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Korean Firm Aims to Revitalise Russia's Ailing Home Shopping Channels

Partnership between GS Home Shopping and Rostelecom hopes to find successful TV sales formula for Russian buyers.

Photo: Korea move: Will Russian consumers buy into TV shopping?
Korea move: Will Russian consumers buy into TV shopping?
Photo: Korea move: Will Russian consumers buy into TV shopping?
Korea move: Will Russian consumers buy into TV shopping?

TV shopping channels have never really taken off in Russia, frequently foundering on the country's logistics and geographical challenges. Back in the 1990s, a number of German companies made a valiant bid to establish a national shopping channel in the country, but this failed to gain any real traction. Instead, it was reduced to selling modest amounts of jewellery, cutlery and novelty devices, never becoming a significant element within the Russian retail market. The subsequent rise of e-commerce has also rather stolen the thunder of such channels.

This, however, could all be set to change. In something of a surprise announcement, Rostelecom, Russia's leading long-distance telecom services provider, has unveiled plans to launch the Big Universal Mall channel (Boom-TV), a joint venture with GS Home Shopping, a leading South Korean multimedia retailer. The two partners are said to be investing some US$20 million in the project, with a view to begin broadcasting in 2016. It is envisaged that the new channel will cover the whole of Russia (and possibly beyond), while making use of Rostelecom's existing telecommunications channels and other relevant assets.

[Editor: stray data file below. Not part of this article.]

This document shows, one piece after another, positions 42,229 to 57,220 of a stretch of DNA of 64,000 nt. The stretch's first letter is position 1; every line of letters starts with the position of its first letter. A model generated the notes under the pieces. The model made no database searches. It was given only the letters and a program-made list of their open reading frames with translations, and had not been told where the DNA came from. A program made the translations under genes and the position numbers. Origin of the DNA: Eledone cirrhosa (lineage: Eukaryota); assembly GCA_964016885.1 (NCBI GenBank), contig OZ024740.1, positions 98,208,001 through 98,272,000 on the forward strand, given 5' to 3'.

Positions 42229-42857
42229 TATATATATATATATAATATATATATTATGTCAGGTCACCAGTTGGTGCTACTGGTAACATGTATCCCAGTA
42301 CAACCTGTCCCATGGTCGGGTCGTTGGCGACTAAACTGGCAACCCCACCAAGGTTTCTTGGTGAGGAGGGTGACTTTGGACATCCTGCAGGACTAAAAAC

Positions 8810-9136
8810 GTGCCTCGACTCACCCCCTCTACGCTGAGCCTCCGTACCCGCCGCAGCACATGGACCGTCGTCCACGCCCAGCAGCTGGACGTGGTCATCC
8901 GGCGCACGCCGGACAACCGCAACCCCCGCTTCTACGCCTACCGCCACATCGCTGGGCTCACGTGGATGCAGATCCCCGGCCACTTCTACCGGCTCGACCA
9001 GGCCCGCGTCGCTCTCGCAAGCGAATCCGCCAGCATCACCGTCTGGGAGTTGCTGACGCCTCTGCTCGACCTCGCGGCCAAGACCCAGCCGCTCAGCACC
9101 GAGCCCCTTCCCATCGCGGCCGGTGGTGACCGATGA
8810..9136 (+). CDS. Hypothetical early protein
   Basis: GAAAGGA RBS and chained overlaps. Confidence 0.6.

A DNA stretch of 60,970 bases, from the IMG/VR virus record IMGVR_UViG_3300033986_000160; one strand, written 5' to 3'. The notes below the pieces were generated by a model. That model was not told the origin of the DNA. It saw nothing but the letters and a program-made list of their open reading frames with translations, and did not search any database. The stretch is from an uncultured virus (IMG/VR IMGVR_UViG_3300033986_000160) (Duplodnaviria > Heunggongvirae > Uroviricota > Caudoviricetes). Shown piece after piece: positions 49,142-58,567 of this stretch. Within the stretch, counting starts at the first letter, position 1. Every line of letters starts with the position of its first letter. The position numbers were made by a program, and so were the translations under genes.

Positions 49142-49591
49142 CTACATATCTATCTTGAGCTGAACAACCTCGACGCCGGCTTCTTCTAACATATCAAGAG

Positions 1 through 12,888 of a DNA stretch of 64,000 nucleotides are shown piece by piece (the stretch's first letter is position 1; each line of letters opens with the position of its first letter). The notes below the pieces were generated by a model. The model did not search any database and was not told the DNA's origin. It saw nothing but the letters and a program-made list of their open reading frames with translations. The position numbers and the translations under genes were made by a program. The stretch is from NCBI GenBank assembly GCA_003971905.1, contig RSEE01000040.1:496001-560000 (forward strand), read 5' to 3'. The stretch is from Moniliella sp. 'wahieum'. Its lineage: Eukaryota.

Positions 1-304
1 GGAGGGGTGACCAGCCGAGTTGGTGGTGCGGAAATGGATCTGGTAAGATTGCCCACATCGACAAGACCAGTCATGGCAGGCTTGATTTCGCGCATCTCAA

The new venture is apparently setting out to be quite different from conventional TV shopping. It will, reportedly, feature a high level of interactivity, as well as a significant proportion of live broadcasts and bespoke contests. The joint venture partners are currently looking to work with other nationwide cable and satellite players, ensuring maximum penetration for the new channel. This task has been somewhat eased by the fact that many such operators already utilise the Rostelecom infrastructure.

The new channel will be in sharp contrast to many of Russia's existing home shopping channels. Typically, an average viewer has access to some three to four shopping channels among the 200-plus channels available. These all run around-the-clock, with only one of them offering anything beyond pre-recorded product demonstrations, instead interleaving them with a number of Soviet-era blockbusters. In practice, most viewers ignore these channels, believing their goods to be overpriced compared to similar products available through online vendors.

At present, Rostelecom is seeking to diversify its business interests. To date, it has failed to make any significant inroads into the e-commerce sector and remains heavily reliant on revenue from fixed telephone lines and wired internet connections, two sectors that are in steep decline. Mobile phone penetration in Russia is already said to be in excess of 100%.

The legal environment for TV shopping in Russia is quite advantageous for vendors, with it being difficult for consumers to exchange delivered products delivered. Despite this, warranty obligations, and quality and safety requirements do not discriminate with regard to goods purchased via TV shopping. Boom-TV's enlightened EU-style policy on streamlining the exchange and return of goods is expected to be a major plus in its bid to develop its customer base.

Overall, many commentators have been optimistic with regards to the prospects for this new shopping channel. GS Home Shopping has, after all, already extended its successful formula to China, Turkey, India, Thailand, Malaysia, Indonesia and Vietnam. At present, a number of other players are adopting a wait-and-see approach to the channel's launch early 2016, before reviewing their own options in the market.

Leonid Orlov, Moscow Consultant

Content provided by Picture: HKTDC Research
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